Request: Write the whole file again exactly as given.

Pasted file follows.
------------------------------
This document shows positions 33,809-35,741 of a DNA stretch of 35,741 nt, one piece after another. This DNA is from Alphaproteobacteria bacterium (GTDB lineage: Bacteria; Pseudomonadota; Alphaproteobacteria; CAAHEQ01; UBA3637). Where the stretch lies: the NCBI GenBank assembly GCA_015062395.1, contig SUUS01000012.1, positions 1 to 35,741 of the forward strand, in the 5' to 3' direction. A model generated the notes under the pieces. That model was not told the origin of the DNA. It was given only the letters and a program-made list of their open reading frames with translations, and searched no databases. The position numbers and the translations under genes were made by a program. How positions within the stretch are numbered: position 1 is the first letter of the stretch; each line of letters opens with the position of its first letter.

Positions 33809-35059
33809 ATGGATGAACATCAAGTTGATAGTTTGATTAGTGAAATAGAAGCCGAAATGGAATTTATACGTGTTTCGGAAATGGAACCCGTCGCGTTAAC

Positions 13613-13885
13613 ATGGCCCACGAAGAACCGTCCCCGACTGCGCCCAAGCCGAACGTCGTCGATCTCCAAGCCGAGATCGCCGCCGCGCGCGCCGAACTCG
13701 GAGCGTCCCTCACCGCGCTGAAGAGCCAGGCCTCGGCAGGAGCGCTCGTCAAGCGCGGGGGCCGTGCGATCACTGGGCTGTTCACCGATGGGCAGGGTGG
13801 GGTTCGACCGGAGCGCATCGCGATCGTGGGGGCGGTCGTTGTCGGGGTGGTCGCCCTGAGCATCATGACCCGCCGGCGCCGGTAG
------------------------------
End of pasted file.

This document shows positions 33,809-35,741 of a DNA stretch of 35,741 nt, one piece after another. This DNA is from Alphaproteobacteria bacterium (GTDB lineage: Bacteria; Pseudomonadota; Alphaproteobacteria; CAAHEQ01; UBA3637). Where the stretch lies: the NCBI GenBank assembly GCA_015062395.1, contig SUUS01000012.1, positions 1 to 35,741 of the forward strand, in the 5' to 3' direction. A model generated the notes under the pieces. That model was not told the origin of the DNA. It was given only the letters and a program-made list of their open reading frames with translations, and searched no databases. The position numbers and the translations under genes were made by a program. How positions within the stretch are numbered: position 1 is the first letter of the stretch; each line of letters opens with the position of its first letter.

Positions 33809-35059
33809 ATGGATGAACATCAAGTTGATAGTTTGATTAGTGAAATAGAAGCCGAAATGGAATTTATACGTGTTTCGGAAATGGAACCCGTCGCGTTAAC

Positions 13613-13885
13613 ATGGCCCACGAAGAACCGTCCCCGACTGCGCCCAAGCCGAACGTCGTCGATCTCCAAGCCGAGATCGCCGCCGCGCGCGCCGAACTCG
13701 GAGCGTCCCTCACCGCGCTGAAGAGCCAGGCCTCGGCAGGAGCGCTCGTCAAGCGCGGGGGCCGTGCGATCACTGGGCTGTTCACCGATGGGCAGGGTGG
13801 GGTTCGACCGGAGCGCATCGCGATCGTGGGGGCGGTCGTTGTCGGGGTGGTCGCCCTGAGCATCATGACCCGCCGGCGCCGGTAG